Introducing Neo4j for Graph Data Science, the First Enterprise Graph Framework for Data Scientists
Organizations Can Address Previously Intractable Questions Using the Network Structures in Data for Better Analytics and Machine Learning
Neo4j, the leader in graph technology, announced the availability of Neo4j for Graph Data Science, the first data science environment built to harness the predictive power of relationships for enterprise deployments.
The unpredictability of the current economic climate underscores the need for organizations to get more value out of existing datasets, continually improve predictive accuracy and meet rapidly changing business requirements. Neo4j for Graph Data Science helps data scientists leverage highly predictive, yet largely underutilized relationships and network structures to answer unwieldy problems. Examples include user disambiguation across multiple platforms and contact points, identifying early interventions for complicated patient journeys and predicting fraud through sequences of seemingly innocuous behavior.
Neo4j for Graph Data Science combines a native graph analytics workspace and graph database with scalable graph algorithms and graph visualization for a reliable, easy-to-use experience. This framework enables data scientists to confidently operationalize better analytics and machine learning models that infer behavior based on connected data and network structures.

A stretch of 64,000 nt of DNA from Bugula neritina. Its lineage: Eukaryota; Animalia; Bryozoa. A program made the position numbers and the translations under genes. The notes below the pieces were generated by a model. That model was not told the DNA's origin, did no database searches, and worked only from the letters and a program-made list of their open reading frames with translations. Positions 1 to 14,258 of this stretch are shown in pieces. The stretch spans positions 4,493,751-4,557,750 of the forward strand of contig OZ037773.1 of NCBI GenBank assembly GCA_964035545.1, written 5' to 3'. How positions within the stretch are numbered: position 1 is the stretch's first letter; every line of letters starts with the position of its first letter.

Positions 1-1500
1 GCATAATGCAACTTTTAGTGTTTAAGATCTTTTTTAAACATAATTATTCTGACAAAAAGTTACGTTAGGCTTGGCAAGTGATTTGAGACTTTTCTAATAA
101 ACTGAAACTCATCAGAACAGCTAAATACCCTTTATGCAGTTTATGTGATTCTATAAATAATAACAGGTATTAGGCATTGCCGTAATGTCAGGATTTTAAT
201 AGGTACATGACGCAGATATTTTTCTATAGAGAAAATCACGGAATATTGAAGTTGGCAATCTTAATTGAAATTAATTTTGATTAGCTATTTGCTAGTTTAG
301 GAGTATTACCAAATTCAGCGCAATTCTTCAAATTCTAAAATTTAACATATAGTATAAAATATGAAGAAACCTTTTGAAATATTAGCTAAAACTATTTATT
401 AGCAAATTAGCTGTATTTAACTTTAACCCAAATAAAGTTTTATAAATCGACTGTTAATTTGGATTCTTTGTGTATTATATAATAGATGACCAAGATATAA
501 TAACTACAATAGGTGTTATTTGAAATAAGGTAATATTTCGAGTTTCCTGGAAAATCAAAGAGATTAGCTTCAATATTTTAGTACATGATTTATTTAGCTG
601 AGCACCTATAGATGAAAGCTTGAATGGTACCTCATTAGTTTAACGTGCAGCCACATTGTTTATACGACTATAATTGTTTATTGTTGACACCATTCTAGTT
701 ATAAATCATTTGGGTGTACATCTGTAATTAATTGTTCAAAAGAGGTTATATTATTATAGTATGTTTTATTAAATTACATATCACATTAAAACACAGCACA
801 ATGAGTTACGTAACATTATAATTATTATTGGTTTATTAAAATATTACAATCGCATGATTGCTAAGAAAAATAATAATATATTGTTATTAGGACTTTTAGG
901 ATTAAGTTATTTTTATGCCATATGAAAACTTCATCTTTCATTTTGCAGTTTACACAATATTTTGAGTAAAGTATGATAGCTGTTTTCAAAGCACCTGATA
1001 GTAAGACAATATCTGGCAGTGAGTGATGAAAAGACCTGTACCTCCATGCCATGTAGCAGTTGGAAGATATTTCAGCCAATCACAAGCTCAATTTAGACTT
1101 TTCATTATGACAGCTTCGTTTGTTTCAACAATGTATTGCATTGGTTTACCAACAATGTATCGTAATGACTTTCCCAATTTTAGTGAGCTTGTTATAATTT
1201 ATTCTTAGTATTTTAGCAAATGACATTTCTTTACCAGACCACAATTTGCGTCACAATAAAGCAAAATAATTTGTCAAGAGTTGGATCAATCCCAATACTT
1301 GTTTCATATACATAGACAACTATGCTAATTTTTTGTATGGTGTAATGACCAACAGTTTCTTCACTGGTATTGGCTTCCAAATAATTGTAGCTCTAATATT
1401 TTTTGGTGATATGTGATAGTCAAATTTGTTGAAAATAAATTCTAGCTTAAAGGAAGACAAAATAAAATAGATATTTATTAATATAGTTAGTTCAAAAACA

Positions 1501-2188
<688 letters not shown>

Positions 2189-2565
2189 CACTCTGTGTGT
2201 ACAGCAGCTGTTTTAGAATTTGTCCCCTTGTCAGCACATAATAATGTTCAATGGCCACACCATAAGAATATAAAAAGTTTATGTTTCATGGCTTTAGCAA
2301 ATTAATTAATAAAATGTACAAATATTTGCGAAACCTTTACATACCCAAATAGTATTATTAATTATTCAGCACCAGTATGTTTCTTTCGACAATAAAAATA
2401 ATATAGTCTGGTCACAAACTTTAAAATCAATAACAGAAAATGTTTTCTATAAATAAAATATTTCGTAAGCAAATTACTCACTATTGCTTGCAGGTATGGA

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Alicia Frame, Lead Product Manager and Data Scientist at Neo4j, explained why Neo4j for Graph Data Science is the most expeditious way to generate better predictions.
“A common misconception in data science is that more data increases accuracy and reduces false positives,” explained Frame. “In reality, many data science models overlook the most predictive elements within data – the connections and structures that lie within. Neo4j for Graph Data Science was conceived for this purpose – to improve the predictive accuracy of machine learning, or answer previously unanswerable analytics questions, using the relationships inherent within existing data.”
Take fraud analysis, such as detecting identity fraud and fraud rings, as an example that spans areas from financial services and insurance to the government sector and tax evasion. Even the smallest predictive improvement translates into millions of dollars of savings. Neo4j for Graph Data Science makes it easier to make those incremental improvements without altering existing machine learning pipelines. Below are some simple steps illustrating how Neo4j for Graph Data Science fits into a fraud prediction workflow:
- A data scientist can reveal suspicious groups of transactions using community detection algorithms, like Connected Components, to analyze behavior.
- They can then dive deeper by applying graph algorithms such as Betweenness Centrality or PageRank to uncover hidden structures such as accounts with unusual influence over the flow of money or information.
- An analyst could explore these clusters in an intuitive way and collaborate with fraud experts using Neo4j Bloom to infer which elements (i.e., features) are most likely predictive of criminal behavior.